Certainly the many criticisms of our current regime make a great deal of sense. Some of them are accompanied by impressive empirical evidence. Because drugs are illegal, they are expensive and hence, they are hugely profitable to sell. The financial incentive to go into the drug business is immense. And herein lies the rub. Drugs cannot be "stamped out" at their source, nor can they be intercepted at the border in sufficiently large proportions to make interdiction worthwhile. In fact, considering the obstacles to such efforts, it seems astounding that anyone retains a shred of faith in them. Drugs can be produced on small tracts of land in countless locations around the world. When they are stamped out in one locale, they "pop up" somewhere else. In some locales, such as Burma (or Myanmar), there is virtually no effective central government to oppose or confront drug producers; it is the drug lord who controls the territory in which drugs are produced. In others, the local or federal government has been seriously compromised or corrupted by drug producers. And smugglers are almost infinitely imaginative and resourceful in figuring out a way to get drugs through. Shipments of illegal drugs are seized, and such seizures are routinely publicized. But most officials estimate that the seizures make up anywhere from two to 10 percent of the total. Most of it gets through. But the picture is even more daunting than this: Even if half the bulk of illegal drugs were seized before distributionan outrageous logistical impossibilitythis would make a difference of only a tiny fraction of the total price of this bulk. There is no doubt about it: Stamping out drugs at their source and seizing them at the border cannot put an end to the illegal drug tradecan't even make a dent in its volume. In spite of law enforcement efforts, it's "business as usual."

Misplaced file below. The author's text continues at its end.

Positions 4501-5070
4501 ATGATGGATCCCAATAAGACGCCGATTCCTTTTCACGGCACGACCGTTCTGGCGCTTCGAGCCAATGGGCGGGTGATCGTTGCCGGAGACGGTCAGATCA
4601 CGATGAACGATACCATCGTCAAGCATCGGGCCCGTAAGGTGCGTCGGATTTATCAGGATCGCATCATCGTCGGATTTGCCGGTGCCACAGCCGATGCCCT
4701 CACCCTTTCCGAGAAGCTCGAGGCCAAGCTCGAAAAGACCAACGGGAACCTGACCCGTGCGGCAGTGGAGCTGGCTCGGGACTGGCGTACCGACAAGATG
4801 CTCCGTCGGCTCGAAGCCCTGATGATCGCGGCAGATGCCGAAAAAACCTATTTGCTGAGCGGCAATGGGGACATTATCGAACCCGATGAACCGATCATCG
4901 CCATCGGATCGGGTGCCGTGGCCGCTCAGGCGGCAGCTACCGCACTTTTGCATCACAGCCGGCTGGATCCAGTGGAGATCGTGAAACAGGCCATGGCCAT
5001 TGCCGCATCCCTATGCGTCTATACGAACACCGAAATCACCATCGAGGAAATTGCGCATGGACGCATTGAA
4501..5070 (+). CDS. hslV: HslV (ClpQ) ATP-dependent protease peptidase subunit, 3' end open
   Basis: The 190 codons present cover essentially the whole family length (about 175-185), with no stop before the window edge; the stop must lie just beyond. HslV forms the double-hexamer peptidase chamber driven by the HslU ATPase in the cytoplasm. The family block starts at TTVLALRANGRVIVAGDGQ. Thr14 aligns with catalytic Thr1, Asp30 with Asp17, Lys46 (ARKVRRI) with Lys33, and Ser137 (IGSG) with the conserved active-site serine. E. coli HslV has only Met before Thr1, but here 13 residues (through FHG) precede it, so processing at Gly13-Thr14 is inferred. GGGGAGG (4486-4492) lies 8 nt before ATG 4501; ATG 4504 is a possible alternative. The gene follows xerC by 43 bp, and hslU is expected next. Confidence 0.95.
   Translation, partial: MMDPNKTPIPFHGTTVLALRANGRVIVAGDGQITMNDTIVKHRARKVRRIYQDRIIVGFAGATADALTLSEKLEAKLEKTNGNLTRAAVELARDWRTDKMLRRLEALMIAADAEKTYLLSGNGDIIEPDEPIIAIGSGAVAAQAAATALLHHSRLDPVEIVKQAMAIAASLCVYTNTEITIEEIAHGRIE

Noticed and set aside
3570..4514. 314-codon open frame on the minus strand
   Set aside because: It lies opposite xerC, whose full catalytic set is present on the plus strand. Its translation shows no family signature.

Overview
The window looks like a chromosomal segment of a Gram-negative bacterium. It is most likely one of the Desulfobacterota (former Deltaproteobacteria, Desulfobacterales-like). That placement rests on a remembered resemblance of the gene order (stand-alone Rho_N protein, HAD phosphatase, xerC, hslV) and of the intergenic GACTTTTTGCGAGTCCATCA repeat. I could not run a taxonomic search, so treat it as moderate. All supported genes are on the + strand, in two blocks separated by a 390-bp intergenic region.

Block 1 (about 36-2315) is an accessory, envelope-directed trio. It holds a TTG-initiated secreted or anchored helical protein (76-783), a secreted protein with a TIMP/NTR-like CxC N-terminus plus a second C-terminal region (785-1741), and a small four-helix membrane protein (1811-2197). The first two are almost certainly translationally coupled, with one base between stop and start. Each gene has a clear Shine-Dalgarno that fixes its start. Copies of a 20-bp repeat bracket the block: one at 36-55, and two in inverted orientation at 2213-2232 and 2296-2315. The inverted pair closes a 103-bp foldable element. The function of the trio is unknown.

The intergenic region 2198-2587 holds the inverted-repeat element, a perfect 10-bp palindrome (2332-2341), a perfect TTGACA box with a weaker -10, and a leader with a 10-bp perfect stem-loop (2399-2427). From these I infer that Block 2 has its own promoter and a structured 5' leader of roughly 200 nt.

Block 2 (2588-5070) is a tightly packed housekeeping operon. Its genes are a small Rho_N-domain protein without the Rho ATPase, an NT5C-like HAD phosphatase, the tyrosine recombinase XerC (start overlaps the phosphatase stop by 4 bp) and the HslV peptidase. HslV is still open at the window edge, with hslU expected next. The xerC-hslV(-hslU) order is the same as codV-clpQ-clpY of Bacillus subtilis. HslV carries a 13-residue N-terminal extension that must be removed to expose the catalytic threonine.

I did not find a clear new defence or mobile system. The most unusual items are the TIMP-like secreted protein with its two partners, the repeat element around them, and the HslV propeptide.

Legalization turns out to be a great deal more complicated than most of both its advocates and its critics imagine, however. Hidden behind the word is a host of very different proposals, each one of which is likely to have its own special and unique set of consequences. Do we legalize marijuana only or the hard drugs as well? Do we legalize the now-illegal drugs while, at the same time, restricting access to the currently legal alcohol and tobacco? Should we put the illegal drugs on a control schedule similar to that which currently applies to the prescription drugs? If so, what is the medical justification for dispensing cocaine to a poly-drug-dependent 17-year-old? And will we have to submit data, as we have to do now for the prescription drugs, demonstrating that the to-be-legalized drugs are "safe and effective"? Safe in what sense? Effective for what? Do we permit the over-the-counter sale of the now-illegal drugs in a kind of federal drug "supermarket"? Does it make sense to demand prescriptions for Valium, yet permit off-the-shelf sale of heroin? If drugs are relatively easy to obtain today, wouldn't their availability increase after legalization? Who would be able to purchase them? Who wouldn't? Who is legally liable if a teenager dies of a drug overdose after purchasing a supply of heroin from a state-controlled "drugstore"? If former smokers who get sick as a result of smoking can sue tobacco companies, can addicts sue the government for dispensing heroin and cocaine? At what dose should these newly legal drugs be sold? In what quantity? Will we permit advertising of drugs in the media? Will their manufacturers encourage consumption as aggressively as is now the case with beer, cigarettes, and automobiles? (See Inciardi and McBride, 1991, for similar queries.)